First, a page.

A recent Bloomberg Law story by Roy Strom, “Boies Cites ‘Trench Warfare’ in $627 Million BCBS Legal Fee Bid,” reports that David Boies and Michael Hausfeld are requesting nearly $627 million in fees and another $40 million in expenses for the work a horde of lawyers did over eight years to secure a $2.7 billion antitrust settlement with Blue Cross Blue Shield. The fee could provide a much-needed boost for Boies’ law firm, Boies Schiller Flexner, which has suffered an exodus of lawyers and saw its revenue in 2020 fall nearly 40% to $250 million, according to AmLaw data.
It’s unclear how the fee would be split between the myriad lawyers who worked on the case, but Boies and Hausfeld stand to gain most having served as co-lead counsel. The fee application follows a preliminary approval in November of a settlement between the health insurer and plaintiff’s counsel. The judge in the case, R. David Procter of the Northern District of Alabama, said at the time the fees would be subject to his approval and would “receive intense scrutiny.” He also said the proposed fee, which is roughly 25% of the settlement value, is “in line with benchmarks” for the Eleventh Circuit.
“This case has been the litigation equivalent of trench warfare, engaging scores of lawyers on both sides,” wrote Boies and Hausfeld, who are co-lead counsel. The lawyers noted that from 2013 to August last year, a total of more than 434,000 hours had been spent litigating the case.
Filed in February 2012, the case alleged Blue Cross Blue Shield health plans divided up insurance markets across the country and agreed not to compete with one another across those markets. The settlement agreement includes changes to the Blue Cross business model designed to enhance the market for health insurance, including eliminating a cap on revenue that BCBS affiliates could earn selling other health insurance plans.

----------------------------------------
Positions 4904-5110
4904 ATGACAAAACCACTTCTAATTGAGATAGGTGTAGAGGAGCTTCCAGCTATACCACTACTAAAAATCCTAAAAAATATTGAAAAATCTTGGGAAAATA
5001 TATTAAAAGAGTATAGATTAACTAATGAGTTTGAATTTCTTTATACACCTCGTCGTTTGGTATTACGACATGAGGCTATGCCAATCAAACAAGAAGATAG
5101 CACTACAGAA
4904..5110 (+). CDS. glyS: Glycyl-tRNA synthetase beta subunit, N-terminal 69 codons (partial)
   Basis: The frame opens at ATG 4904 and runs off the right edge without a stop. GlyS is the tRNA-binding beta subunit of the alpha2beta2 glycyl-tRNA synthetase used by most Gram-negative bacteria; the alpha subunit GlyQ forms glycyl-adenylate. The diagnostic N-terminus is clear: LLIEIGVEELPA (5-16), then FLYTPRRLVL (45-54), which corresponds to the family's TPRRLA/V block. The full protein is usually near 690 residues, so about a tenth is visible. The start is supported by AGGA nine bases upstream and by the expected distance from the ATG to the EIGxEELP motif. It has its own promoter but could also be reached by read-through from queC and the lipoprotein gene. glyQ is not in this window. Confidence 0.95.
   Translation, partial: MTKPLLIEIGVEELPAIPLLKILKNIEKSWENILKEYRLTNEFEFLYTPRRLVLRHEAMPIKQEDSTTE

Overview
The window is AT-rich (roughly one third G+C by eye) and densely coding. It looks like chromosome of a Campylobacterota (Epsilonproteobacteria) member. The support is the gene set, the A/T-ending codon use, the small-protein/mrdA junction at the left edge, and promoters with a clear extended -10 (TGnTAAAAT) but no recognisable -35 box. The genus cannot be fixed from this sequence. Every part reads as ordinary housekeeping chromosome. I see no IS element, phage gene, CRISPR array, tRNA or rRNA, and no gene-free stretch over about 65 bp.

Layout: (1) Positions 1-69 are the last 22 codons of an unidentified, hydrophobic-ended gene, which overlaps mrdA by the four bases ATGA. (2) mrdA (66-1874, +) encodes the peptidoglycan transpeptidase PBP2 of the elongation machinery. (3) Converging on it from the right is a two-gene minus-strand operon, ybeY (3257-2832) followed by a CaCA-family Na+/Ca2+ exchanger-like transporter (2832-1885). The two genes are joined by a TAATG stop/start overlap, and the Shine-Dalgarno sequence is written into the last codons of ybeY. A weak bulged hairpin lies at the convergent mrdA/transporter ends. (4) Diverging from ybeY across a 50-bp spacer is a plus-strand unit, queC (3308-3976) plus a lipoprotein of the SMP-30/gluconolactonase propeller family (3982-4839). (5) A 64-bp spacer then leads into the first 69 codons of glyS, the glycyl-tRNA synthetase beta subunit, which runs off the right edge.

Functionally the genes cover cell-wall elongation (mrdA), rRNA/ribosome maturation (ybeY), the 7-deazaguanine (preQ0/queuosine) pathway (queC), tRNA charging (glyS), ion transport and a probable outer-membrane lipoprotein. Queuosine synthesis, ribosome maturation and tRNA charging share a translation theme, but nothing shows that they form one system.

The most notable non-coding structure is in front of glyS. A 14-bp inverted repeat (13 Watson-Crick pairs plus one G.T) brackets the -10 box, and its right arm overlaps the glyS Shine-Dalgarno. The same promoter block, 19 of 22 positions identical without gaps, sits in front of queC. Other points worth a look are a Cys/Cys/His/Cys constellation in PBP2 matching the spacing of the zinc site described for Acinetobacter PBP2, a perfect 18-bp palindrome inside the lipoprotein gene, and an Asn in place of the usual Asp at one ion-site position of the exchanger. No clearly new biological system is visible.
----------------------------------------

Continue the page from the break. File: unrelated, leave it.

The motion for legal fees compared the scope of the litigation to some of the most well-known antitrust cases, including those brought against Standard Oil, American Tobacco Co., and AT&T. Those cases were investigated and brought by the U.S. government. Boies and Hausfeld noted there was no government investigation in the Blue Cross case. “This was a purely private effort to enforce the antitrust laws,” the lawyers wrote. The parties briefed over 150 discovery motions that led to 91 discovery orders, Judge Procter noted in an earlier filing. He wrote that lawyers conducted over 120 depositions and defended over 20 depositions of class representatives and experts.
The lawyers wrote in their fee application that the defendants produced more than 75 million pages that were reviewed by a team of 178 attorneys for the plaintiffs. The settlement negotiations began in 2015 and included 158 in-person and virtual meetings with mediators and 282 telephone conferences, they wrote. The lawyers also noted they went up against “a who’s who of the nation’s most experienced antitrust litigators” at a number of major law firms, including Kirkland & Ellis, Hogan Lovells, Crowell & Moring, Foley & Lardner, Shearman & Sterling, and Cravath, Swaine & Moore.